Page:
Content ID

334641

GRAINS-Wheat, corn futures slip ahead of key USDA crop forecasts

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Grain corridor talks eyed after Russia strikes Ukraine cities

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Weather forecasts point to dry conditions, low U.S. river level concerns

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Corn, soy consolidate as U.S. crop data watched

(Updates with closing prices)

By P.J. Huffstutter

CHICAGO, Oct 11 (Reuters) - Chicago wheat futures fell back on Tuesday, after jumping to a three-month high a day earlier, as signs of escalation in the war between Russia and Ukraine continued to raise concerns about the viability of Black Sea grain trade in the coming months.

Corn futures slipped, and soybeans firmed, as investors assessed demand risks and looked ahead to widely followed U.S. government crop forecasts, slated to be released on Wednesday.

Investors were adjusting positions ahead of the U.S. Department of Agriculture's (USDA) monthly World Agricultural Supply and Demand Estimates and Crop Production reports - and are watching for any revisions the government may make to U.S. corn and soybean harvest estimates.

"In general, the market is doing a bit of profit-taking in advance of the reports," said Rich Nelson, chief strategist at Allendale Inc.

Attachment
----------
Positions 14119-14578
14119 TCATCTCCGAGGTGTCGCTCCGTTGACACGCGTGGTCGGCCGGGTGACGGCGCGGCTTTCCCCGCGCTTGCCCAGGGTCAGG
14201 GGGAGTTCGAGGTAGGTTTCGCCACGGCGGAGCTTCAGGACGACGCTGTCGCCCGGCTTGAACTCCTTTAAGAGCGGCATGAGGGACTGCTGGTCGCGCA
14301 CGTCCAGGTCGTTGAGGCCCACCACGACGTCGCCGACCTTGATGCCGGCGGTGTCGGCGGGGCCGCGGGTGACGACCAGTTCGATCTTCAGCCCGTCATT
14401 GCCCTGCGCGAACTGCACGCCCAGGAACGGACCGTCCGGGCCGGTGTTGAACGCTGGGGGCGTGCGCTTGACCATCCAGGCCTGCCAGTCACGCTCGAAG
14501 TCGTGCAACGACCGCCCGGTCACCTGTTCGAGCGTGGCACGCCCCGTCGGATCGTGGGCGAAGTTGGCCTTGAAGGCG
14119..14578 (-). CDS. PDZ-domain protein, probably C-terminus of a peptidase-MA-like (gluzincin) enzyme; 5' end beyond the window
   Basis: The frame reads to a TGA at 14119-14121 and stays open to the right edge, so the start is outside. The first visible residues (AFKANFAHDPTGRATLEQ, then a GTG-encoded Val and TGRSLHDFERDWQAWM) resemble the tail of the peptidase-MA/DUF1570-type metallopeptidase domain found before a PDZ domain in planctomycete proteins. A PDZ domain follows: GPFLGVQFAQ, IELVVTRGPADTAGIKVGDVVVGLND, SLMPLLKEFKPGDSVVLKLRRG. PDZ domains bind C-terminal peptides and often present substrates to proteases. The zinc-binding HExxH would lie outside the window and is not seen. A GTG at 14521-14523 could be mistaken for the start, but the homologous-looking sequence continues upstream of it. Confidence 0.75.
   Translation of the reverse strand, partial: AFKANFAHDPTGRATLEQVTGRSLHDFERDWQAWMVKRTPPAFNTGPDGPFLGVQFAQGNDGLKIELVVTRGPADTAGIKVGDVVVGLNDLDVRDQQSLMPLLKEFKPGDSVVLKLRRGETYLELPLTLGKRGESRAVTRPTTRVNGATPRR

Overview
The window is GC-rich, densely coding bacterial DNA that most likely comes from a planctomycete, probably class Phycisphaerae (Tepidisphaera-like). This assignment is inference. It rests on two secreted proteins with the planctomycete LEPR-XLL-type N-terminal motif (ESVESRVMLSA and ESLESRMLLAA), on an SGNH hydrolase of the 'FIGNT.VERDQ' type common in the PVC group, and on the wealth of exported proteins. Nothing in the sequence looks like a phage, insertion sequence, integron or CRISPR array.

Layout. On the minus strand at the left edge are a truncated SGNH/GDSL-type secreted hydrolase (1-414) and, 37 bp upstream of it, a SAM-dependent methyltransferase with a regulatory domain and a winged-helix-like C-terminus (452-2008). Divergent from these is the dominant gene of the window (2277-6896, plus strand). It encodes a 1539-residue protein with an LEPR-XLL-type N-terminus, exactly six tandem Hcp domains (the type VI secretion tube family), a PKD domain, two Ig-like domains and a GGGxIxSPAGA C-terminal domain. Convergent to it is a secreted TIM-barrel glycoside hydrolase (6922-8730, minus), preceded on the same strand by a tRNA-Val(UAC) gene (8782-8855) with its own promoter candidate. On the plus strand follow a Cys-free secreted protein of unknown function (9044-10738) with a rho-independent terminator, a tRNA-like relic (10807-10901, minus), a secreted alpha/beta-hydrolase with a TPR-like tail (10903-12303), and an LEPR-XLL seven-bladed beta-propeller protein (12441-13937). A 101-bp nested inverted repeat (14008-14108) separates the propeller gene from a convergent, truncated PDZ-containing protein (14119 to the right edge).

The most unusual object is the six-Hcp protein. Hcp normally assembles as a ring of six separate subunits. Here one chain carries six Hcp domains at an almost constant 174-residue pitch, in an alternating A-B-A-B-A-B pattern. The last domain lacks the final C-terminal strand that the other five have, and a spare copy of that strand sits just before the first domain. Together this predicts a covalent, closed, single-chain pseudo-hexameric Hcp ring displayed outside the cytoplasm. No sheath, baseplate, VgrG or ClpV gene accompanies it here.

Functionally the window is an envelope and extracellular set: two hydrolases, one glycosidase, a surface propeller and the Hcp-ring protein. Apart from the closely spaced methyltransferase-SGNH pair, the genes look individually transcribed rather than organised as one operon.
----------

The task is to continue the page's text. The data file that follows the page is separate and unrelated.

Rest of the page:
But Nelson cautioned that traders are also watching weather forecasts in the central U.S., which could lead to interior rivers' water levels falling once again and potentially causing more transportation woe during harvest.

In some areas, Nelson said, "we'll be at the low points we saw last week by tomorrow or Thursday, and will be hitting new lows by Friday or Saturday."

The Chicago Board of Trade (CBOT) most-active wheat contract on Tuesday settled down 37 cents at $9.01 a bushel.

CBOT corn settled down 5-1/4 cents to $6.93 a bushel, while soybeans inched up 2-1/4 cents to settle at $13.76-1/4 a bushel.

Ukrainian President Volodymyr Zelenskiy will ask the leaders of the G7 group of nations to urgently supply Ukraine with air defense weapons on Tuesday, after Russia rained down cruise missiles on cities across the country.

The escalation fanned fears that a Black Sea shipping corridor agreement for Ukrainian grain exports may lapse, despite U.N. efforts to negotiate an extension. (Additional reporting by Gus Trompiz in Paris and Naveen Thukral in Singapore; Editing by Marguerita Choy and David Evans)

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